What causes total output drops on a cisco switch interface?

  • I have an HP c7000 blade chassis which contains Cisco 3120X and Cisco 3120G switches running ios 12.2(58)SE1. The blades themselves are very lightly loaded yet many interfaces on different blade switches in the chassis show a fairly high number of output drops. If I check the number of output drops repeatedly I not only see the counter increasing but sometimes it decreases. The numbers don't correlate with the packets/s recorded on the interface. QoS settings are default for the platform.

    The following samples were all taken within a 30 second period:

    bc1019-3120-stack>sh int gi2/0/7 | i output drops
      Input queue: 0/75/0/0 (size/max/drops/flushes); Total output drops: 2255550
    bc1019-3120-stack>sh int gi2/0/7 | i output drops
      Input queue: 0/75/0/0 (size/max/drops/flushes); Total output drops: 2255550
    bc1019-3120-stack>sh int gi2/0/7 | i output drops
      Input queue: 0/75/0/0 (size/max/drops/flushes); Total output drops: 2255550
    bc1019-3120-stack>sh int gi2/0/7 | i output drops
      Input queue: 0/75/0/0 (size/max/drops/flushes); Total output drops: 2255550
    bc1019-3120-stack>sh int gi2/0/7 | i output drops
      Input queue: 0/75/0/0 (size/max/drops/flushes); Total output drops: 2255550
    bc1019-3120-stack>sh int gi2/0/7 | i output drops
      Input queue: 0/75/0/0 (size/max/drops/flushes); Total output drops: 2255550
    bc1019-3120-stack>sh int gi2/0/7 | i output drops
      Input queue: 0/75/0/0 (size/max/drops/flushes); Total output drops: 451110
    bc1019-3120-stack>sh int gi2/0/7 | i output drops
      Input queue: 0/75/0/0 (size/max/drops/flushes); Total output drops: 451110
    bc1019-3120-stack>sh int gi2/0/7 | i output drops
      Input queue: 0/75/0/0 (size/max/drops/flushes); Total output drops: 902220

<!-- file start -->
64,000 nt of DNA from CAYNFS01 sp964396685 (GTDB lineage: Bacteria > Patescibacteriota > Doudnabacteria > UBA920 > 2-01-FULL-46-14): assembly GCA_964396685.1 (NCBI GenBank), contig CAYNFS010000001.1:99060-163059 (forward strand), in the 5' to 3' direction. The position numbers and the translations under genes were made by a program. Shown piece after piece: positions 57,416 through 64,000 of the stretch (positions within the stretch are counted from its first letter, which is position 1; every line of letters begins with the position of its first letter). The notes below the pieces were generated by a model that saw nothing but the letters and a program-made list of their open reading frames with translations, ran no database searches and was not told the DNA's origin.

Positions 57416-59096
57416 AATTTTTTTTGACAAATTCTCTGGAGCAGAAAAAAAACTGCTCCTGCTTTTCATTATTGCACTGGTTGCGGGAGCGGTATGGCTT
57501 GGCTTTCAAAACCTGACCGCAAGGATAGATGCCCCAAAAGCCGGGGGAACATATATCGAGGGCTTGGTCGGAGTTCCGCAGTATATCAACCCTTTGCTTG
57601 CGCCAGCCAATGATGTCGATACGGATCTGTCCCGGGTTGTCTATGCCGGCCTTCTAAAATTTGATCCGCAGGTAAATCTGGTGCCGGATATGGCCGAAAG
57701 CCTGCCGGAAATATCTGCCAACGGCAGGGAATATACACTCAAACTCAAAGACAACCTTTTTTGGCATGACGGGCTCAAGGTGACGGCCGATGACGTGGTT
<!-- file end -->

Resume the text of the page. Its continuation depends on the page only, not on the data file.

bc1019-3120-stack>sh int gi2/0/7 | i output drops
      Input queue: 0/75/0/0 (size/max/drops/flushes); Total output drops: 1353330
    bc1019-3120-stack>sh int gi2/0/7 | i output drops
      Input queue: 0/75/0/0 (size/max/drops/flushes); Total output drops: 1804440
    bc1019-3120-stack>sh int gi2/0/7 | i output drops
      Input queue: 0/75/0/0 (size/max/drops/flushes); Total output drops: 1804440
    bc1019-3120-stack>sh int gi2/0/7 | i output drops
      Input queue: 0/75/0/0 (size/max/drops/flushes); Total output drops: 1804440
    bc1019-3120-stack>sh int gi2/0/7 | i output drops
      Input queue: 0/75/0/0 (size/max/drops/flushes); Total output drops: 451490
    
    bc1019-3120-stack>sh int gi2/0/7 | i output rate
      5 minute output rate 301000 bits/sec, 119 packets/sec
    

    1) Is there anything else that can cause output drops besides the server nic not receiving the frames quickly enough?

    2) What is the maximum number of output drops the interface counter can record? Does it rollover when it reaches the max?

    3) What would be considered a healthy rate of output drops?

    As Leonardo Abdalla pointed out, the erratic output drops seen on our blade chassis are a result of bug CSCtq86186

    It's a bug. We hit the same thing, upgraded to c3750e-universalk9-mz.150-2.SE4.bin and all is well. JB

  • Aaron

    Aaron Correct answer

    9 years ago

    Unless someone is clearing counters you should never see any odometer-type counters (those that increment based on a packet action) decrease, they should always increase. That part sounds like a bug.

    As far as what causes output drops in particular, there are so many different causes that it's very difficult to pinpoint it exactly. Sometimes there is congestion inside the switch's backplane and those might show up as output drops on the outgoing interface. In rare circumstances you can also get microbursts that don't show up when polled at 1 minute intervals that quickly overload the interface, but then drop back down very quickly. I would suggest grabbing the SNMP OID for output drops and then graphing that and see how it corresponds to the CLI counter.

    Generally speaking, you don't want any output drops as they indicate a packet that did not make it to its destination. But, if you're running your links hot (which you say you're not) they're unavoidable to an extent, mostly due to interior switch buffering, etc.

    I'm wondering if there's so many drop outs in this case, the counters wrap around.

    They are 32bit counters, so you're getting nowhere near the limits. (and possibly 64bit internally)

License under CC-BY-SA with attribution


Content dated before 7/24/2021 11:53 AM